Dairy giant Fonterra said its net profit had dropped by $60m in the latest financial year due to high milk prices.
Fonterra's reported net profit came to $599m for the year, compared to $659m in 2020. Its normalised profit after tax came to $588m, up by $190m.
The co-op announced a dividend of 15 cents per share, taking the total to 20 cents, compared to last year's total of 5 cents.
On a normalised basis per share, Fonterra's earnings came to 34 cents.
The co-op settled on a $7.54 per kg of milk solids price for the season just gone, taking the total pay-out for 2020/21 to $7.74 per kg.
For the current season, Fonterra forecast $7.25 - $8.75 per kg of milk solids, with a midpoint of $8 per kg of milk solids.
Chief executive Miles Hurrell said the last three years was about resetting the business.
He said the company had adhered to its strategy of maximising the value of New Zealand milk, moved to a customer-led operating model and strengthened its balance sheet.
Fonterra also presented a revised capital structure proposal that it would discuss with farms before deciding whether to proceed to a shareholder vote.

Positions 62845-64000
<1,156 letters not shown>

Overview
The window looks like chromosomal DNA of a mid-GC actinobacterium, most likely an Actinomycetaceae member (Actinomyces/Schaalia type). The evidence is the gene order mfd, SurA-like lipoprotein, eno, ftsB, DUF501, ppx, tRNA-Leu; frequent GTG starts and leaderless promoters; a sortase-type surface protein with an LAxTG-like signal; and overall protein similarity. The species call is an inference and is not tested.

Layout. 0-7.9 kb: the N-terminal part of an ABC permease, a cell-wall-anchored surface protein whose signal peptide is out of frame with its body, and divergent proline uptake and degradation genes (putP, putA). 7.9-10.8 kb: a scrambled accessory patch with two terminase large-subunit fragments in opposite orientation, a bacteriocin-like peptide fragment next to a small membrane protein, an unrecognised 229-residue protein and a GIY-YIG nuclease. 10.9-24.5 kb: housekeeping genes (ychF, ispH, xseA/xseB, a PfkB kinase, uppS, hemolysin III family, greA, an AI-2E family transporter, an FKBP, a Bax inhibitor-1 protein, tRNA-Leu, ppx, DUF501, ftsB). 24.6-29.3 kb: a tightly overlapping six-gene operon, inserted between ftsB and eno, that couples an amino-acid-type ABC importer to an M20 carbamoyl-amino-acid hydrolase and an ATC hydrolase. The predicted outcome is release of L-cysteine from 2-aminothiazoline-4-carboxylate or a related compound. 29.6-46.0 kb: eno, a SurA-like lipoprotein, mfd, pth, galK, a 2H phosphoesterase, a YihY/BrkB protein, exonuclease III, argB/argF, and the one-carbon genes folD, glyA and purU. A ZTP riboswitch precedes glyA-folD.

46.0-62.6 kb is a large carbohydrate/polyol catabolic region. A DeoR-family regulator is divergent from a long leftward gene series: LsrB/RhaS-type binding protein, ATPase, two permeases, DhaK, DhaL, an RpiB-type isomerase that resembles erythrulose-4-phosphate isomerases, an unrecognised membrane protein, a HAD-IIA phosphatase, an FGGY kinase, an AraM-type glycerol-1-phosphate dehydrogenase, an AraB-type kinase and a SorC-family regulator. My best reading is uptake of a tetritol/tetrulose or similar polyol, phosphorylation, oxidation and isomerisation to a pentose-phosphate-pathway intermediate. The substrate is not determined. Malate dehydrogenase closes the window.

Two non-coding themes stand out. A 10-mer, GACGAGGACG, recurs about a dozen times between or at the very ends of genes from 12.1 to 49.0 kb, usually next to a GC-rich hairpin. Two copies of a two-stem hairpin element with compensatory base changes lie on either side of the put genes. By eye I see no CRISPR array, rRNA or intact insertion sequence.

The 'Flexible Shareholding' structure was a progression on the preferred option put forward at the start of the consultation process in May, but with key changes based on farmer feedback and further expert advice. The changes are: new minimum and maximum shareholding requirements, more types of farmers able to buy shares, exit provisions, the Fonterra Shareholders Fund, the Fonterra Shareholders' Market, and additional measures to support liquidity.
Fonterra chairman Peter McBride said changing the co-operative's capital structure was a critical decision and not something the Board or senior management were taking lightly.
The future success of Fonterra would rely on its ability to maintain a sustainable milk supply in an increasingly competitive environment, said McBride.
He expected the New Zealand milk supply as likely to decline and flat line at best. If Fonterra did nothing, it would see a 12-20 percent decline by 2030 based on its scenario modelling, McBride added.
The proposed changes would also protect against the uncertain and recurring risk of the co-operatives balance sheet.